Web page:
Configuration options can be given in three ways:

  • setup.cfg file in a [semantic_release] section

  • pyproject.toml file in a [tool.semantic_release] section

  • -D option, like so:

    semantic-release <command> -D <option_name>=<option_value>

Each location has priority over the ones listed above it.



The branch to run releases from.

Default: master


The file and variable name of where the version number is stored, for example:


You can specify multiple version variables (i.e. in different files) by providing comma-separated list of such strings:


In pyproject.toml specifically, you can also use the TOML list syntax to specify multiple versions:

version_variable = [


Similar to version_variable, but allows the version number to be identified safely in a toml file like pyproject.toml, using a dotted notation to the key path:



Similar to version_variable, but allows the version number to be identified using an arbitrary regular expression:

README.rst:VERSION (\d+\.\d+\.\d+)

The regular expression must contain a parenthesized group that matches the version number itself. Anything outside that group is just context. For example, the above specifies that there is a version number in README.rst preceded by the string “VERSION”.

If the pattern contains the string {version}, it will be replaced with the regular expression used internally by python-semantic-release to match semantic version numbers. So the above example would probably be better written as:

README.rst:VERSION {version}

As with version_variable, it is possible to specify multiple version patterns in pyproject.toml.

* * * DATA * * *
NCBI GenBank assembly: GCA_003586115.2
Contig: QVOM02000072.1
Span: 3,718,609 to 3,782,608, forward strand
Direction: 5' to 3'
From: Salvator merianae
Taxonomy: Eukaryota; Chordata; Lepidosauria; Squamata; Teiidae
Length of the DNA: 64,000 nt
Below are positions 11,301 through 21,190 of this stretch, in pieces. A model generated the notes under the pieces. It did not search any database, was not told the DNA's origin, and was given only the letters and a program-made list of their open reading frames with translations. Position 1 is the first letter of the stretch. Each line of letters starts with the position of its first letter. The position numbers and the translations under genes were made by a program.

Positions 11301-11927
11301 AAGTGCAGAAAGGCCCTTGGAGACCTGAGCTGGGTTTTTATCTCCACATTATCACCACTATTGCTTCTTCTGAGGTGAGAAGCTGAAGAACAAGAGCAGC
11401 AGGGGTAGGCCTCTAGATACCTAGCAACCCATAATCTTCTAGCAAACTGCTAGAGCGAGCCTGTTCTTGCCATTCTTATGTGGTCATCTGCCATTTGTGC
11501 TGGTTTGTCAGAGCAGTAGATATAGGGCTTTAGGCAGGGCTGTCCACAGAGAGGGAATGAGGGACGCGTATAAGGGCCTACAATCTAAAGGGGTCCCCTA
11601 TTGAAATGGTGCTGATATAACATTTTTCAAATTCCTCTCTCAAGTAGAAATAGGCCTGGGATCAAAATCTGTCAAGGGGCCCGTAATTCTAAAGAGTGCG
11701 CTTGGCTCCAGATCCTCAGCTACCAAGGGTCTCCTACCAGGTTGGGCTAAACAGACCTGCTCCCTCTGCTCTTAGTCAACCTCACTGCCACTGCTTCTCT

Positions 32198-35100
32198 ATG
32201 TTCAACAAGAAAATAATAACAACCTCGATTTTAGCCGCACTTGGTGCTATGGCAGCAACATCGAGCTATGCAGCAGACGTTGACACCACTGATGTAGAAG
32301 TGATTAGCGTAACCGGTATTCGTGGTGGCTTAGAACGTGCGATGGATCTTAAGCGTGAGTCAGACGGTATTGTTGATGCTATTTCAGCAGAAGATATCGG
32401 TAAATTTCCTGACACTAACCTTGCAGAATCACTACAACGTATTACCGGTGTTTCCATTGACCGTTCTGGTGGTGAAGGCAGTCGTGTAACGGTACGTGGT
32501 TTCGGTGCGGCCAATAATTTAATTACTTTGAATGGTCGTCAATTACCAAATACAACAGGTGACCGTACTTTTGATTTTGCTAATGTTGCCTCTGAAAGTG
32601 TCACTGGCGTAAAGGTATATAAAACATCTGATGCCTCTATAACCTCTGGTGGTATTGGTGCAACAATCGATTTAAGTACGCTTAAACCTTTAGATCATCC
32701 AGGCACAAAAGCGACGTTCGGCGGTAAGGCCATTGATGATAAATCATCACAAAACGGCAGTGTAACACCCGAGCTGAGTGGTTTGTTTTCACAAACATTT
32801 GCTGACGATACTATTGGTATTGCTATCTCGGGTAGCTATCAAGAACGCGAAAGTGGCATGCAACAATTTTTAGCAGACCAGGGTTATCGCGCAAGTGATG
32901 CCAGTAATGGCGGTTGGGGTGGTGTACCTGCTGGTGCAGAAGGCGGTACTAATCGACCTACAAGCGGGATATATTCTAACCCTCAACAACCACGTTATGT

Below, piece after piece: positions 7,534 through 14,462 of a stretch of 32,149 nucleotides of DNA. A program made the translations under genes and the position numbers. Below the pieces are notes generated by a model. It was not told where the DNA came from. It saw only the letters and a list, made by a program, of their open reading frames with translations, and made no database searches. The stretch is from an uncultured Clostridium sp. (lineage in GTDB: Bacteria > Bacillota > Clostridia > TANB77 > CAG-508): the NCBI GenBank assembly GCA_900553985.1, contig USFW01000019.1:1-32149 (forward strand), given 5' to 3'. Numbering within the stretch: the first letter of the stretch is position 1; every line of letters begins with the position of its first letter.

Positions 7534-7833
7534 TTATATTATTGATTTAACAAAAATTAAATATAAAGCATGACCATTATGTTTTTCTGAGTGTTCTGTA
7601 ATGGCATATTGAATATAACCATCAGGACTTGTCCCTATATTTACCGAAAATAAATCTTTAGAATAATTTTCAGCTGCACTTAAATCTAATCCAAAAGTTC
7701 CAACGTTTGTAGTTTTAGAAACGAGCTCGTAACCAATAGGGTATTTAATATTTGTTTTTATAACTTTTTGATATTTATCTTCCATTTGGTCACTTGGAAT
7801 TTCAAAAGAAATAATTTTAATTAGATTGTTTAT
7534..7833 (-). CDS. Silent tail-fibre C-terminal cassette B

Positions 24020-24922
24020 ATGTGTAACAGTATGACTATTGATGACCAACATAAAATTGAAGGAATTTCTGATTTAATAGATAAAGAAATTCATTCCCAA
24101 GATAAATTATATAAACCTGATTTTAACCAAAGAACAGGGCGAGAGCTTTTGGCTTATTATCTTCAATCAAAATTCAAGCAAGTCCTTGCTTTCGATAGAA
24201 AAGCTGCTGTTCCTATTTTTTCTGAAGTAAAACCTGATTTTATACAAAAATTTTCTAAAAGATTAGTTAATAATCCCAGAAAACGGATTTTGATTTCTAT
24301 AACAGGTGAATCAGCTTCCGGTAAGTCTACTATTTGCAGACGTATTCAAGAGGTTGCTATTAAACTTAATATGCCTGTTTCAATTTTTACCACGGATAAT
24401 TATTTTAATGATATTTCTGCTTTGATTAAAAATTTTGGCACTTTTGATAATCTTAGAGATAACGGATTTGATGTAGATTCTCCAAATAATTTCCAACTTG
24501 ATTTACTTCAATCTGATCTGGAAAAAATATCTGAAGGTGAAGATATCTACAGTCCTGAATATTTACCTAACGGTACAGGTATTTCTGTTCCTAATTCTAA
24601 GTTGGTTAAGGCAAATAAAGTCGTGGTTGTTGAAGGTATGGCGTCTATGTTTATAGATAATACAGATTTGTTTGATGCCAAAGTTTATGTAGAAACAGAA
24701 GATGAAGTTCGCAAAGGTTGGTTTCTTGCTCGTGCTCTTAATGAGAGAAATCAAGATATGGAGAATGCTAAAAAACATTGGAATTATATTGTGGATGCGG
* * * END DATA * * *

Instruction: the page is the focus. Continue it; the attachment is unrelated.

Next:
The way we get and set the new version. Can be commit or tag.

  • If set to tag, will get the current version from the latest tag matching vX.Y.Z. This won’t change the source defined in version_variable.
  • If set to commit, will get the current version from the source defined in version_variable, edit the file and commit it.

Default: commit


If this is set to true, semantic-release will create a new patch release even if there is no tag in any commits since the last release.

Default: false


If this is set to false, semantic-release will create a new minor release instead of major release when current major version is zero.

Quote from Semantic Versioning Specification:

Major version zero (0.y.z) is for initial development. Anything MAY change at any time. The public API SHOULD NOT be considered stable.

If you do not want to bump version to 1.0.0 from 0.y.z automatically, you can set this option to false.

Default: true.

Commit Parsing


Import path of a Python function that can parse commit messages and return information about the commit as described in Parsing of commit logs.

The following parsers are built in to Python Semantic Release:

  • semantic_release.history.angular_parser()

    The default parser, which uses the Angular commit style with the following differences:

    • Multiple BREAKING CHANGE: paragraphs are supported
    • revert is not currently supported
  • semantic_release.history.emoji_parser()

    Parser for commits using one or more emojis as tags in the subject line.

    If a commit contains multiple emojis, the one with the highest priority (major, minor, patch, none) or the one listed first is used as the changelog section for that commit. Commits containing no emojis go into an “Other” section.